Newcorn, JH., Krone, B., Hildebrandt, T, & Stein, M. (2017). Methylphenidate vs. Atomoxetine in Youth with ADHD: Comparative Effectiveness and Preference following Treatment with both Medications. Biological Psychiatry. DOI: 10.1016/j.biopsych.2017.02.581
Ivanov I, Schulz K, Li X, Newcorn J. Reward Processing in Drug-Naive Youth with Various Levels of Risk for Substance Use Disorders: A Pilot Study. J Child Adolesc Psychopharmacol. 2019 Aug;29(7):516-525. doi: 10.1089/cap.2018.0175. Epub 2019 Jun 10. PMID:31180232
Faraone, S, Rostain, AL, Blader, J, Busch, B, Childress, A, Connor, D, Newcorn, JH. (2018). Practitioner Review: Emotional Dysregulation in ADHD – Implications for Clinical Recognition and Intervention. J Child Psychol Psychiatry Apr 6. doi: 10.1111/jcpp.12899. [Epub ahead of print] Review. PMID: 29624671
Schulz, KP, Krone, B, Adler, LA, Bédard, A-CV, Duhoux, S, Pedraza, J, Mahagabin, S, Newcorn, JH. Lisdexamfetamine Targets Amygdala Mechanisms that Bias Cognitive Control in Attention Deficit Hyperactivity Disorder. Biological Psychiatry: Cognitive Neuroscience and Neuroimaging 2018 Mar 19. pii: S2451-9022(18)30067-3. doi: 10.1016/j.bpsc.2018.03.004. [Epub ahead of print] PMID: 29661516
Krone, B, Ivanov, I & Newcorn, J. (2019). Aggression in Disruptive Behavior Disorders. In Coccaro & McCloskey (Eds) Aggression: Clinical Features and Treatment Across the Diagnostic Spectrum. American Psychiatric Association
Krone, B & Newcorn, J. ADHD (2019). In: Alosco & Stern (Eds.) The Oxford Handbook of Adult Cognitive Disorders. Oxford University Press
Krone, B & Newcorn, JH (2015). Comorbidity of ADHD and Anxiety Disorders: Descriptive and Clinical Features, Diagnosis and Treatment Across the Lifespan. In: Adler, Wilens, Spencer (Eds.) Attention-Deficit Hyperactivity Disorder in Adults and Children. Cambridge University Press
Newcorn, JH, Leikauf, J, Johnson, B, Krone, B, Halperin, JM (2015). Attention-deficit/Hyperactivity Disorder. In: A. Tasman, J. Kay, J.A. Lieberman (Eds.) Psychiatry, 4th edition. W.B. Saunders: Philadelphia
Jeffrey Newcorn, MD
Professor Department of Psychiatry, Medical Director Division of ADHD, Learning Disabilities, and Related Disorders
Director, Center for Excellence in ADHD and Related Disorders
Director, ADHD Clinical and Translational Studies Program Director, Pediatric Psychopharmacology at the Mount Sinai Health System
Iliyan Ivanov, MD
Associate Professor Department of Psychiatry; Medical Director CARES Program Mount Sinai Health System. Center for Excellence in ADHD and Related Disorders, ADHD Clinical and Translational Studies Program Icahn School of Medicine at Mount Sinai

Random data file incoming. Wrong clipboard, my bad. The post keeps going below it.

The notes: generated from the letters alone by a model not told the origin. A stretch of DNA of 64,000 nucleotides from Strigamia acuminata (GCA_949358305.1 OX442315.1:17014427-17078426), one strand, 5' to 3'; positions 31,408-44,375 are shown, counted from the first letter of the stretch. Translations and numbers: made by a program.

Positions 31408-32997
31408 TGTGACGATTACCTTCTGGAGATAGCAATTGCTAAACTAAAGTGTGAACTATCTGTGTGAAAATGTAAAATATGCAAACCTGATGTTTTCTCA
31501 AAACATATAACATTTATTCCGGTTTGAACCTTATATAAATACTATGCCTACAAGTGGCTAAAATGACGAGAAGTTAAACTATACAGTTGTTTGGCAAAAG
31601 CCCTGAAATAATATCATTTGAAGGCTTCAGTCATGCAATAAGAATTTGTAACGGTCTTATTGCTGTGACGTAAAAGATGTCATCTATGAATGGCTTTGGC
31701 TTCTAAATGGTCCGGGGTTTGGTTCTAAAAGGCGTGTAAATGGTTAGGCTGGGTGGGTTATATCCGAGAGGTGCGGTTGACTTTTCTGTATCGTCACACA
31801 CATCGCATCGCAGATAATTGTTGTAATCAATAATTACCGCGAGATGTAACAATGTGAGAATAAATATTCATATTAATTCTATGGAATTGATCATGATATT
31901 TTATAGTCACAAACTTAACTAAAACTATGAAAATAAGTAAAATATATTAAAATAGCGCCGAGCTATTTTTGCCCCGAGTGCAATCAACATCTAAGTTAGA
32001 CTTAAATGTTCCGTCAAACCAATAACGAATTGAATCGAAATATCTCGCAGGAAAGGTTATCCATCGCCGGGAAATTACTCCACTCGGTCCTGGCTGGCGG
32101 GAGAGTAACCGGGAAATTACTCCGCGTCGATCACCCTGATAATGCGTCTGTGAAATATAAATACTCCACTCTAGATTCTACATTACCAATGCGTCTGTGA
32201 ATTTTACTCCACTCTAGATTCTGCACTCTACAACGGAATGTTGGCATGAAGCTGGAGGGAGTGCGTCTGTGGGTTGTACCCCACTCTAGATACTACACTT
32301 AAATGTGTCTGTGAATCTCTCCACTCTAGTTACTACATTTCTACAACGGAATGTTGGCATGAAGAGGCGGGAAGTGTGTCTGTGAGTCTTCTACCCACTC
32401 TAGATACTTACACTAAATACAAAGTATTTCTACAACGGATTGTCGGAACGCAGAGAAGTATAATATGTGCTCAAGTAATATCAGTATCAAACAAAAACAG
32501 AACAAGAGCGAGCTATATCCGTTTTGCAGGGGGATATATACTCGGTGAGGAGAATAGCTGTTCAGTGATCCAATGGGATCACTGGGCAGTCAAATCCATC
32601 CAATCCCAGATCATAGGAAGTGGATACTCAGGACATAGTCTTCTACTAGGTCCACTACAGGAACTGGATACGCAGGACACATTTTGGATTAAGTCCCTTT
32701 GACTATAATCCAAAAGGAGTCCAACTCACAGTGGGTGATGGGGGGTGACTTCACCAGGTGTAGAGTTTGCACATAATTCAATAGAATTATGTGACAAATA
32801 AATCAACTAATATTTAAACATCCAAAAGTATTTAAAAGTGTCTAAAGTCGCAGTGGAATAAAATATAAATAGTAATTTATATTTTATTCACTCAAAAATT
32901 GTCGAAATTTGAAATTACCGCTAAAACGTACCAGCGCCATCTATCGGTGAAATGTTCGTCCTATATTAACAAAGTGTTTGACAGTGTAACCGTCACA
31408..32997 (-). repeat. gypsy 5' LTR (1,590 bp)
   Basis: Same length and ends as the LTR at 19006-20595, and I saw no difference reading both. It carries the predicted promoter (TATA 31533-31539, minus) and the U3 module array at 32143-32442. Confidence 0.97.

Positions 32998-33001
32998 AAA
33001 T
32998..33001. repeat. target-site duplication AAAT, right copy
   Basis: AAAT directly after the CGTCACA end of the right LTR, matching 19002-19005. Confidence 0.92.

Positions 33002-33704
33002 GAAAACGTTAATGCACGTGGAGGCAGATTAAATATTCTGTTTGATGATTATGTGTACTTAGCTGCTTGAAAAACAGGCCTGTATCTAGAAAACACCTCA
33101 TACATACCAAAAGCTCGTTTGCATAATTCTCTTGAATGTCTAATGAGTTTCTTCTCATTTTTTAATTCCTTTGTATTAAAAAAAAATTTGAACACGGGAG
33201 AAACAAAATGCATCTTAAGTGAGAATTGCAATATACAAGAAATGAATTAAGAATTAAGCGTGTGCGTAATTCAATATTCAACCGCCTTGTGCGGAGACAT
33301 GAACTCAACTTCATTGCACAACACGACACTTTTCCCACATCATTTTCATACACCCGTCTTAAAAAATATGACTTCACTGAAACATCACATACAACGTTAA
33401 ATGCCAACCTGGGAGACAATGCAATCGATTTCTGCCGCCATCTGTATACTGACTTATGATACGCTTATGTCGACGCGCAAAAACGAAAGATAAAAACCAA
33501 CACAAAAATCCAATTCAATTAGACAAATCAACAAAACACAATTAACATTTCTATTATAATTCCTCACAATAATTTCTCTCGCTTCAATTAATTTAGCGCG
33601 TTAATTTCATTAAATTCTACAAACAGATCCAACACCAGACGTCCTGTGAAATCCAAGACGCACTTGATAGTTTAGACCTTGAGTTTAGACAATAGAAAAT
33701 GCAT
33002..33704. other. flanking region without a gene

Beth Krone, PhD
Assistant Professor Psychiatry Icahn School of Medicine Mount Sinai, Research Manager Clinical and Translational Studies Program Division of ADHD, Learning Disabilities, and Related Disorders, Center for Excellence for ADHD and Related Disorders, NYS Licensed Clinical Psychologist
Email: Beth.Krone@mssm.edu Call: 212-241-8012
Dr. Lenard Adler, M.D. is a long-time collaborator, colleague, and friend to our lab. Our most recent joint works included a study of the cognitive and neurocognitive correlates of Sluggish Cognitive Tempo (SCT) among adults with ADHD.
Dr. James Blair, Ph.D. is a world renowned expert on the neurobiology of aggression. He has most recently collaborated with us on neuroimaging studies of the emotional biasing of cognition and amygdala activation among adults with ADHD, and his team is currently consulting on our NIH funded pilot studies of the neurobiological predictors of substance abuse among youth with aggression.
Dr. John Markowitz, Pharm.D. is another long-time collaborator, colleague, and friend who is the current Principal Investigator of our translational R01 study funded by the Eunice Kennedy Shriver National Institute of Child Health and Human Development
Dr. Tanya Froehlich, M.D. is a pediatrician who has been conducting molecular research in ADHD. She is a clinical collaborator on our current R01 examining genetic markers of methylphenidate metabolism.
Dr. Haojie Zhu, Ph.D. studies Pharmacogenomics, Pharmacokinetics, and Neuropsychopharmacology, focusing on identifying both genetic variations and environmental factors that impact pharmacokinetics and pharmacodynamics of various therapeutic agents. he is a collaborator on our multi-state R01 examining methylphenidate metabolism.
Dr. Mark Stein, Ph.D. is has been a collaborator, colleague, and friend who has worked closely with our team on large-scale, NIH funded clinical trials of ADHD in youth. He is currently a collaborator on our multi-site pharmacogenetics study of CES metabolism and ADHD.
Dr. Jin Fan, Ph.D. ia a world renowned cognitive neuroscientist who has guided our neuroimaging work for decades. Dr. Fan is continues to mentor Dr. Schulz’s work on response inhibition, and executive control in ADHD
The Clinical and Translational studies program is part of the Center for Excellence for ADHD and Related Disorders at the Mount Sinai Health System and the Department of Psychiatry at the Icahn School of Medicine at Mount Sinai. Our doctors work in the clinical programs and practices at Mount Sinai.
For more information about Dr. Newcorn’s Clinical Faculty Practice, please call his clinical practice coordinator at 212-659-8705.
To learn more about our clinical behavioral program for children, adolescents, adults, and parents with ADHD, visit https://icahn.mssm.edu/research/adhd